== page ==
Turning a wooden bracelet on the lathe is surprisingly easy. Once you have the chuck made (see here) it’s a matter of drilling your center hole and preparing the wood. I’ve found that most woman’s bracelets have an inner diameter of 2.5 inches, so this is the size hole-saw I use. This is a large hole, so take it slow and remember to hold on tight to the wood so it doesn’t rotate as you drill (clamping it may be smart)
Once the hole is cut, try and trim as much wood off as you can, especially focusing on the corners. Not only will this save time on the lathe, but it will also minimize chip out, the enemy of the lathe. Often while making these bracelets, especially with the more exotic woods (Rosewood is pictured), you have little control over the direction of the grain. If the length of your grain is rotating into you, that is perpendicular to the axis of rotation, you are especially prone to this. But, with the corners trimmed and sharpe knives, this problem will be minimized.
With the wood trimmed and the whole drilled, you’re ready for the lathe/the fun part.
Until you have a fully round shape, take things slow. Once you have a roughed out shape, feel free to let your creativity flow free. Round, flat, grooved, and even burnt lines are all great places to start. I like to have a simple, clean cut, shape and let the wood’s natural beauty come out. With good sanding on the lathe, this is easily accomplished. I like to use a very course sandpaper to get the shape exactly where I want it, then progressive sandings of 120, 220, and 360 grits to get a nice smooth surface. When it’s time to take it off the lathe, 95% of the work is done.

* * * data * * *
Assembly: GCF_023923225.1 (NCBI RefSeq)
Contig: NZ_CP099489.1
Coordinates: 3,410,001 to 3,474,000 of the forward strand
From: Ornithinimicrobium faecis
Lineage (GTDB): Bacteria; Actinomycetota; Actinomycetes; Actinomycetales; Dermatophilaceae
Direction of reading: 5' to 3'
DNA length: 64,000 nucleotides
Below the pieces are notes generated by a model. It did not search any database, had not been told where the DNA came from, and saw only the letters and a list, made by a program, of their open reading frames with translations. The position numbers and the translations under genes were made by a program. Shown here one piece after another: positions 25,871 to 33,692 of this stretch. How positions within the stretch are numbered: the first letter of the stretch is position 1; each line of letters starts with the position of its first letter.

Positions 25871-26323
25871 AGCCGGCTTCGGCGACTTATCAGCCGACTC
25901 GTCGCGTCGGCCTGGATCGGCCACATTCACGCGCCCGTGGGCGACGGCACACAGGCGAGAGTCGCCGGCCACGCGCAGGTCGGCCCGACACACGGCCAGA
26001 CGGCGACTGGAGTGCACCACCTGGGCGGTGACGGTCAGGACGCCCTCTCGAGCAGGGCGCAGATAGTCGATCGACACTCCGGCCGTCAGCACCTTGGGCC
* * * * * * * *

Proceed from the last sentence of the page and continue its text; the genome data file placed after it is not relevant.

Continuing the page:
Once it’s off the lathe, take some time to really sand the edge and inside. While you can get most of the edge on the corner while it’s still in the lathe, you’ll inevitably have to finish it by hand. I don’t mind this hand work though, it allows you to take a good look at your new creation and enjoy the grain
With all your trimming, turning, and sanding complete you’re now ready for a finish. I like to use an oil based finish, largely because it allows you to build up multiple coats and increase natural luster without getting a think finish. With oily woods, however, take care to clean the wood immediately before applying a finish with Acetone or rubbing alcohol. This will greatly reduce dry times, increase penetration, and create a smooth finish. For a final coat I like to apply a wax based finish, this will allow it be buffed and shined as it is worn, pretty cool!